Boiling Point Definition in Chemistry

What Boiling Point Is and What Affects It

This is boiling water. The temperature of the water may be at its boiling point or above it.
This is boiling water. The temperature of the water may be at its boiling point or above it. David Murray and Jules Selmes / Getty Images

Boiling Point Definition

The boiling point is the temperature at which the vapor pressure of a liquid equals the external pressure surrounding the liquid. Therefore, the boiling point of a liquid depends on atmospheric pressure. The boiling point becomes lower as the external pressure is reduced. As an example, at sea level the boiling point of water is 100 °C (212 °F), but at 2000 meters (6600 feet) altitude the boiling point is  93.4 °C (200.1 °F).

Boiling differs from evaporation. Evaporation is a surface phenomenon that occurs at any temperature in which molecules at the liquid edge escape as vapor because there is not enough liquid pressure on all sides to hold them. In contrast, boiling affects all molecules in the liquid, not just ones on the surface. Because molecules within the liquid change to vapor, bubbles form.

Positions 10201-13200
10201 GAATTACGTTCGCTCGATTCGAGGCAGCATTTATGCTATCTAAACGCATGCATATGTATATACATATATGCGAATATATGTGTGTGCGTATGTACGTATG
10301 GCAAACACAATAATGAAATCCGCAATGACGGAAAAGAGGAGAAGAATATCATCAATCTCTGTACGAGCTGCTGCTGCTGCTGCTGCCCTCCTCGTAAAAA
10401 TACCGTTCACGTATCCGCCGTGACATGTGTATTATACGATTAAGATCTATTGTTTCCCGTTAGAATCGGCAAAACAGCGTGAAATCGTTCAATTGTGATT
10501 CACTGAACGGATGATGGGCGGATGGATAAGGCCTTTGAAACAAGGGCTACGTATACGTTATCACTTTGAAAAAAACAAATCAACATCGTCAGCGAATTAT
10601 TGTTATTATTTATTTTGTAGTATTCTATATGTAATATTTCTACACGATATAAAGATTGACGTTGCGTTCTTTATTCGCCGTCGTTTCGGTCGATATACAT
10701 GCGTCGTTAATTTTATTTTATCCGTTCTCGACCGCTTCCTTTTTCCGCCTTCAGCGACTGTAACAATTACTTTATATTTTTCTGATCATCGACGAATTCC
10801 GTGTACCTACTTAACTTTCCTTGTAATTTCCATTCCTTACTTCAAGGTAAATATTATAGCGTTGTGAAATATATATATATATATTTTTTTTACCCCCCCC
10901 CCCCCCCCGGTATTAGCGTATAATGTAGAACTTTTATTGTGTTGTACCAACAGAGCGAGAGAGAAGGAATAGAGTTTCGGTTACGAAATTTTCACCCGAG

Types of Boiling Points

​Boiling point is also known as saturation temperature. Sometimes boiling point is defined by the pressure at which the measurement was taken. In 1982, the IUPAC defined the standard boiling point as the temperature of boiling under 1 bar of pressure. The normal boiling point or atmospheric boiling point is the temperature at which the vapor pressure of the liquid equals the pressure at sea level (1 atmosphere).